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Special Olympians have a field day

May 13, 2009|By JENNIFER FITCH

o Click here to see a gallery of photos from Wednesday's Special Olympics competition.

CHAMBERSBURG, Pa. -- Athletes and coaches cheering "Go, Dana!"

A young man jumping and waving his arms in joy after hitting a line drive.

Parents taking pictures and video.

The Special Olympics event and Field Day held Wednesday at the Franklin Learning Center wasn't about speed or strength. The center's 170 special-needs students instead enjoyed the camaraderie and fair weather as they participated in nine events.

Four of the students will be going to the state Special Olympics in State College, Pa., in early June.

"The whole thing is wonderful," said Teresa Jenkins, a Learning Center staff member who accompanies students to the event.

Nicole Bigler, 19, of Chambersburg, has participated in Pennsylvania's Special Olympics for several years. Nicole, who teased that she runs faster than boys, enjoys meeting Penn State University football players and dancing during the closing ceremonies.

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She'll be joined by classmates Francisco Herrera and Emerson Richardson, both of Chambersburg, and Kris Erickson, of Waynesboro, this year. All will be registered in the athletics or bowling categories.

Mrs. Pennsylvania Wendy Sledd was in the crowd supporting Franklin Learning Center students Wednesday at their Loop Road school. Sledd was crowned in August 2008 and agreed to participate in 19 community service opportunities.

"Today is 198 for me, though. The Special Olympics is something I've always been involved in," said Sledd, whose husband is based in Carlisle, Pa., with the military.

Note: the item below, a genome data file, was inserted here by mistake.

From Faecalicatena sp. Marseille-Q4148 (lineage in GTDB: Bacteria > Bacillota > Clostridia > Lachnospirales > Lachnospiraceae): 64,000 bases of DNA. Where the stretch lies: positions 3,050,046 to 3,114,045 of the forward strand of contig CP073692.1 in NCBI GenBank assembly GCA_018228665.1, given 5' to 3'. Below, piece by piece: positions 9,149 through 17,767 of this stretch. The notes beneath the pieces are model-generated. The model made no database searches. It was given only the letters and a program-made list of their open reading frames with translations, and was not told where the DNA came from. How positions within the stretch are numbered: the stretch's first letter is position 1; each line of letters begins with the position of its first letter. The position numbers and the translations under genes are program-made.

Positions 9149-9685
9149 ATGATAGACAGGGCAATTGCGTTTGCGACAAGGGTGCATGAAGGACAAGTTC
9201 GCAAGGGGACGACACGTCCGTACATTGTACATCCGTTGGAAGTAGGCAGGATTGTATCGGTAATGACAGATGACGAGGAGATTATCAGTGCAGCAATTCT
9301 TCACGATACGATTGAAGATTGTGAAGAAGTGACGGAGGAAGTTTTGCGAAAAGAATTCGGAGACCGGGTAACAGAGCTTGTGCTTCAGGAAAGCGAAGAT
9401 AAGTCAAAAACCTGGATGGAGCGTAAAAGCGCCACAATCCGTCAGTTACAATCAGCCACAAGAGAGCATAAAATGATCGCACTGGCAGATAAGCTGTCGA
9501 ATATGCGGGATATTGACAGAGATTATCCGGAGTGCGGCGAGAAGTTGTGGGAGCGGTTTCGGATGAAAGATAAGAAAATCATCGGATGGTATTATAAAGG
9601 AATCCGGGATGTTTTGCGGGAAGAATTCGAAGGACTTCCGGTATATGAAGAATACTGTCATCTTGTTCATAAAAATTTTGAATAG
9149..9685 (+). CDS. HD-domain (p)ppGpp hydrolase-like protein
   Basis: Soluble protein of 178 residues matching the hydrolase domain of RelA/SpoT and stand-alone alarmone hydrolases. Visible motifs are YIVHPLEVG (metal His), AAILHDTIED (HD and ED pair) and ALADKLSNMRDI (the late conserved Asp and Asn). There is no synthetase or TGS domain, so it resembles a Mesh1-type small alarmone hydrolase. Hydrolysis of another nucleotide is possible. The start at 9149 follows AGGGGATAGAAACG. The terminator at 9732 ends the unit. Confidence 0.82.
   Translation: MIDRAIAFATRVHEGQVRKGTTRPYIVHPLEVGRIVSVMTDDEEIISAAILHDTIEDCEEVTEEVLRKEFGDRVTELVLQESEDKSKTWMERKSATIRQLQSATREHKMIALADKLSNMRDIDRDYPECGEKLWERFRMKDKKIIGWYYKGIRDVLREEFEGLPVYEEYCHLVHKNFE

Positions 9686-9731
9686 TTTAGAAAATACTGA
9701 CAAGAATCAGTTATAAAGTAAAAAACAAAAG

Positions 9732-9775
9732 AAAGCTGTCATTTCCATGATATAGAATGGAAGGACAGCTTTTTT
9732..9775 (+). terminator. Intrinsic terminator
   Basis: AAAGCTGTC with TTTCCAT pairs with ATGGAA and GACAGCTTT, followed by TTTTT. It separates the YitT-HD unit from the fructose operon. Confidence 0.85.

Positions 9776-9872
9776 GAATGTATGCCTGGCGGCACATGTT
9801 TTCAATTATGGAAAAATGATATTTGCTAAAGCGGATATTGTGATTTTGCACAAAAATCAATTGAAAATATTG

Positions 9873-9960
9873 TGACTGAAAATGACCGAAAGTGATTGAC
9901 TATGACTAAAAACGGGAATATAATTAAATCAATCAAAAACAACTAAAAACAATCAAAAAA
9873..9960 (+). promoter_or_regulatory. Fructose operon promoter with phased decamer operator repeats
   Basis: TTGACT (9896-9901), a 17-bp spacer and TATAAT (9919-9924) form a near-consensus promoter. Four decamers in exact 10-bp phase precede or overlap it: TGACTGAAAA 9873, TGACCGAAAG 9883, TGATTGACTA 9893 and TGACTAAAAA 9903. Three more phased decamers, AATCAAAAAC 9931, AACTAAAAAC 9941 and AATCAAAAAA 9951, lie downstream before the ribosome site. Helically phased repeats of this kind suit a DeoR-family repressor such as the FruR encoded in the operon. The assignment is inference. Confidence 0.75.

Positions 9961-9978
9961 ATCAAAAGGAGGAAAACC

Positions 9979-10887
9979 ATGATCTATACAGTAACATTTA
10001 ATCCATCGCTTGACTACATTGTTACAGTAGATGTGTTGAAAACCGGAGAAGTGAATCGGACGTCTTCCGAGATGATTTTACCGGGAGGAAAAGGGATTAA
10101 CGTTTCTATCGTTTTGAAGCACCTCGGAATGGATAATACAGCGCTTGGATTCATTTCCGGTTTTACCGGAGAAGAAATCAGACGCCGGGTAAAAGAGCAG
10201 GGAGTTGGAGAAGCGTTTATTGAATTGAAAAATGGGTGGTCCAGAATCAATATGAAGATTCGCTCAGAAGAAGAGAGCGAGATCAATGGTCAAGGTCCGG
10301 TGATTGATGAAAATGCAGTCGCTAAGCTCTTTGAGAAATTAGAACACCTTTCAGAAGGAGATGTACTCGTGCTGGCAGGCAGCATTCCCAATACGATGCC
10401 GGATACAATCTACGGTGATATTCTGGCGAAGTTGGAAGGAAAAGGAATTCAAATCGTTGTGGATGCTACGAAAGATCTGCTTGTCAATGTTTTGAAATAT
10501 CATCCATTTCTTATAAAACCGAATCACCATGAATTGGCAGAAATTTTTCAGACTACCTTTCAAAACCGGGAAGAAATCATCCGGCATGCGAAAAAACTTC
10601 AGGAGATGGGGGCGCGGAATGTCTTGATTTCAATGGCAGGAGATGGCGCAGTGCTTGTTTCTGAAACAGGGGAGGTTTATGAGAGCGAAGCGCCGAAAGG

Sledd has gone to Special Olympics events across the United States and overseas. Each time, the athletes and their spirit of cooperation and joy inspire her, she said.

Jenkins remembers seeing an athlete fall near the finish line of a race during a past Pennsylvania Special Olympics. An athlete from another county helped the fallen runner to his feet and across the finish line, ultimately giving up his own chance for a gold medal.

In another year, an athlete was recognized for giving the Heimlich Maneuver to another participant, she said.

Teenagers from Waynesboro Area, Fannett-Metal and Greencastle-Antrim high schools volunteered at Wednesday's event, according to Learning Center staff member Pamela Bender-Brown.

"Most of (them) already have a relationship with our students," she said. "They know the kids and our school. They know the disabilities and needs."

Principal Jane Adams-Delp said the school has been holding the Special Olympics and Field Day festivities for approximately 30 years, although some years' events were canceled due to poor weather.

Jenkins said the athletes going to the state competition would benefit from monetary donations, which can be made by contacting Regina Mancusco at Chambersburg Area Middle School.

Each of Pennsylvania's 67 counties is represented at the state event, Jenkins said. The format closely mirrors the Olympics, she said.

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